heresy and compelled to recant or die. We know that he chose
recantation, or the fate of Bruno would have been his. For ten years
Galileo pined in the dungeon, and his body was flung into a dishonoured
grave.

Not a man in Rome was safe from the Inquisition. Its courts travestied
justice; its terrified witnesses lied, and the accusers were
intimidated. Suspicion alone was sufficient to compel arrest and trial,
and there was no possible appeal, and no hope of pity or leniency. The
Church urged that while unbelief existed, the Inquisition was a
necessity, and the chief means of stamping out heretical doctrine. And
yet, a few years ago, an International Free-thought Congress was held
under the shadow of St Peter's. How truly, "it moves!"

The Renaissance, with its mighty intellectual impetus, its reverence for
the arts and culture, and its resistance against the absolutism of the
Papacy came as the salvation of Rome from the terrors and the stagnation
of the dark days.

The birth of Michael Angelo, in 1474, came with a new era of
enlightenment. Angelo, painter, sculptor, poet, and philosopher, was
commissioned by Pope Julius II. to carve a great work in Rome, and to
adorn the Sistine Chapel with frescoes. Three years were spent on these
superb paintings. This is the most wonderful ceiling painting in the
world. In the centre are pictures of scenes of the Creation and Fall; in
compartments are the prophets, and other portions represent the
ancestors of the Virgin Mary and historical characters.

The figures are colossal, and wonderful in their anatomy, revealing the
artist's richness of imagination, as well as his unsurpassed technical
skill. To see to advantage the frescoes of the roof, it is necessary to
lie flat on the back, and gaze upwards. The human figure is superbly
imaged in "The Temptation, Fall and Expulsion." The largest figures in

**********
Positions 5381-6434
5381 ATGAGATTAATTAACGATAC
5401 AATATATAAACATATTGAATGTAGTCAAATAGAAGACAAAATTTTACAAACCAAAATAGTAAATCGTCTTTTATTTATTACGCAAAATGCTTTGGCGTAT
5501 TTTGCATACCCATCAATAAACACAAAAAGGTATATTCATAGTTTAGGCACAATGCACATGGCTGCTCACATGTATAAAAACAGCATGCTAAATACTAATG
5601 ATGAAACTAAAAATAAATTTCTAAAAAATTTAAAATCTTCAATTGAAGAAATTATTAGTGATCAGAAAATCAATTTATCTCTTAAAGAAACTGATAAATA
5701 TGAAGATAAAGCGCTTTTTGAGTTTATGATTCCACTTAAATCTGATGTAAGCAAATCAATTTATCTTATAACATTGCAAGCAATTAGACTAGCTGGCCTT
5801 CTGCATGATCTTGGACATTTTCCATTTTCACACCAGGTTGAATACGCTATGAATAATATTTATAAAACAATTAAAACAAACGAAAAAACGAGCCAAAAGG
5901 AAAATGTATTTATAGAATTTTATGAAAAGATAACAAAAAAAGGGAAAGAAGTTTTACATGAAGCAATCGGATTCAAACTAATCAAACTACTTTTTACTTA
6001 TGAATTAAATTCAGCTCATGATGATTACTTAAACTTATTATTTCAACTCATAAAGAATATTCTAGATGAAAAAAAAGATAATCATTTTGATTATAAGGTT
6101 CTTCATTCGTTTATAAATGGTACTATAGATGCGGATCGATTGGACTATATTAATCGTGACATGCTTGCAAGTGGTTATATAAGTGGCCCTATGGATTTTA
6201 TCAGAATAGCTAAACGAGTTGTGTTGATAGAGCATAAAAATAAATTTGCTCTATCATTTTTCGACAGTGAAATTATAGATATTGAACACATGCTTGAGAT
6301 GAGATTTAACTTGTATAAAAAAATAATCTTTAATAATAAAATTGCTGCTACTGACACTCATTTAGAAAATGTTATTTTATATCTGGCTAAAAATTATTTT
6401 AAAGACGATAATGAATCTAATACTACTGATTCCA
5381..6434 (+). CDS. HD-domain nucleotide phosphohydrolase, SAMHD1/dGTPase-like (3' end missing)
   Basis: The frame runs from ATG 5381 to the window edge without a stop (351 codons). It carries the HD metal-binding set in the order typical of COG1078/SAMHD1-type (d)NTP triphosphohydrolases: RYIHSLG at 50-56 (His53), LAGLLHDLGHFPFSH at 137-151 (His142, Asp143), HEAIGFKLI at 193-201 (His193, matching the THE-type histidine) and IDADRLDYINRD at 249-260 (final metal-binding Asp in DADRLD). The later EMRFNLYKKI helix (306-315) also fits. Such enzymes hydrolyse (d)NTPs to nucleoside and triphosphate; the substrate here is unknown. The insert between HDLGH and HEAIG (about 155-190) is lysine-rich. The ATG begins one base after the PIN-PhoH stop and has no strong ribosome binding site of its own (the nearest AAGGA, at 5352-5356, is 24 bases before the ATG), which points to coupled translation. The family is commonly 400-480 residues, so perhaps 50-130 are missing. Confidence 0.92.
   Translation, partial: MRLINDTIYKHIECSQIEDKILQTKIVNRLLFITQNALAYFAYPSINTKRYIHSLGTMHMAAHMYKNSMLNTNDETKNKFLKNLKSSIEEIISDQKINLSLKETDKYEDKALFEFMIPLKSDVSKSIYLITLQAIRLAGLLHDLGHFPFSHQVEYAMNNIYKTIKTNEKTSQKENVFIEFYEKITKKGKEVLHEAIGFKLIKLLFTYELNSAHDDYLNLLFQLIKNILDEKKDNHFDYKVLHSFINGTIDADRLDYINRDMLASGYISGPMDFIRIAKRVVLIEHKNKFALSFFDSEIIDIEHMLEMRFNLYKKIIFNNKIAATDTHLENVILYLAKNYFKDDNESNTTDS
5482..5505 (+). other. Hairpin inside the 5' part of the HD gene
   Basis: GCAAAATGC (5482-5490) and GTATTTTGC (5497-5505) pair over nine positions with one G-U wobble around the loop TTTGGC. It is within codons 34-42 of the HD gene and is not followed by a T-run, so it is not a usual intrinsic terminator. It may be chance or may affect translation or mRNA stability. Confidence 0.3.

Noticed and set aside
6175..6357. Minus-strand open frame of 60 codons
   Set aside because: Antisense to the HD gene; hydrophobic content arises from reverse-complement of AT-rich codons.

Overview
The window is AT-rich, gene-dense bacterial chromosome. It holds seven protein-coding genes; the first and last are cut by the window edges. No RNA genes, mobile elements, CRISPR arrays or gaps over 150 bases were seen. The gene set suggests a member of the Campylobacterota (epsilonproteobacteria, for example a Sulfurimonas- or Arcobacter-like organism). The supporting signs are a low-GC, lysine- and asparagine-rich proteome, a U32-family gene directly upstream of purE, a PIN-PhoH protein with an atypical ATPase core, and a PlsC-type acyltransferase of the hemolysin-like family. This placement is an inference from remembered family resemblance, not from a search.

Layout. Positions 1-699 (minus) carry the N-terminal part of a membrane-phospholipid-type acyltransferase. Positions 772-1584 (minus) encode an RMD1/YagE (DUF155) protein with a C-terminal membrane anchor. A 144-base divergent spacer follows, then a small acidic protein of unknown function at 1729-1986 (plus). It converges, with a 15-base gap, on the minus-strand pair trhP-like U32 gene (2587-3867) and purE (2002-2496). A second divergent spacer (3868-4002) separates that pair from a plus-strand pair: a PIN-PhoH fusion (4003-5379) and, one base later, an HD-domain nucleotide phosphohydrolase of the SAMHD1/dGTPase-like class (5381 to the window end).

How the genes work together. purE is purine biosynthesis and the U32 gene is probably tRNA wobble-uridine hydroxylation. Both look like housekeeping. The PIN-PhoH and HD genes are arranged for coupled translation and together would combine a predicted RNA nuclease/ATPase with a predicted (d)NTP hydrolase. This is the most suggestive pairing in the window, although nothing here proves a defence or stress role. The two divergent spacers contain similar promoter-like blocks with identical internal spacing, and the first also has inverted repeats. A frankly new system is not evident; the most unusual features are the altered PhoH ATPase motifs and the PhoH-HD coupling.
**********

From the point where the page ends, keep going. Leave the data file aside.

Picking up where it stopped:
the whole composition are among the prophets and sibyls.

"Here, at last, here indeed for the first time," writes Mr Arthur
Symons, in his "Cities," "is all that can be meant by sublimity; a
sublimity which attains its pre-eminence through no sacrifice of other
qualities; a sublimity which (let us say it frankly) is amusing. I find
the magnificent and extreme life of these figures as touching, intimate,
and direct in its appeal, as the most vivid and gracious realism of any
easel picture."

The vast picture of "The Last Judgment," on the wall of the Sistine
Chapel, was painted by Michael Angelo when he was growing old. The work
occupied about seven years. It is full of figures in every kind of
action, and most of them are nude. Their nakedness affronted Paul IV.,
who commanded Da Volterra, a pupil of Angelo, to paint clothing on some
of the forms, thus marring the beauty of the work.

In the Pauline Chapel of the Vatican are two mural paintings by Michael
Angelo, "The Crucifixion of St Peter," and "The Conversion of St Paul."

"I could only see and wonder," writes Goethe, referring to the works of
Angelo in a letter from Rome. The mental confidence and boldness of the
master, and his grandeur of conception, are beyond all expression.

Sir Joshua Reynolds spent some time in Rome, in 1750, and recorded the
result of his study of the work of Raphael and Michael Angelo. It was in
the cold chambers of the Vatican that Reynolds caught the chill which
brought about his deafness. He made many copies of parts of the
paintings of Angelo. "The Adonis" of Titian in the Colonna Palace, the
"Leda," by Coreggio, and the works of Raphael, were closely studied by
the English painter. Before he left Rome he declared that the art of
Angelo represented the highest perfection.

Many critics affirm that St Peter's is somewhat disappointing,
architecturally considered, while some critics maintain that it is one
of the finest churches in the world. The colonnades, with their gallery
of sculptured images, are stately and impressive. It is the huge façade
that disappoints. Nevertheless, St Peter's is a stupendous temple, with
a dignity and majesty of its own. The interior is garish; we miss the
dim religious light and the atmosphere of sober piety so manifest in
the cathedrals of Spain. As a repository of masterpieces St Peter's is
world-famous. Here is "The Virgin and Dead Christ," the finest of
Michael Angelo's early statues.

Angelo spent various periods in Rome, after his first stay of five
years. He was in the city at the age of sixty, and much of his work was
executed when he was growing old. It was in the evening of his days that
he became the close friend of Vittoria Colonna, the inspirer of his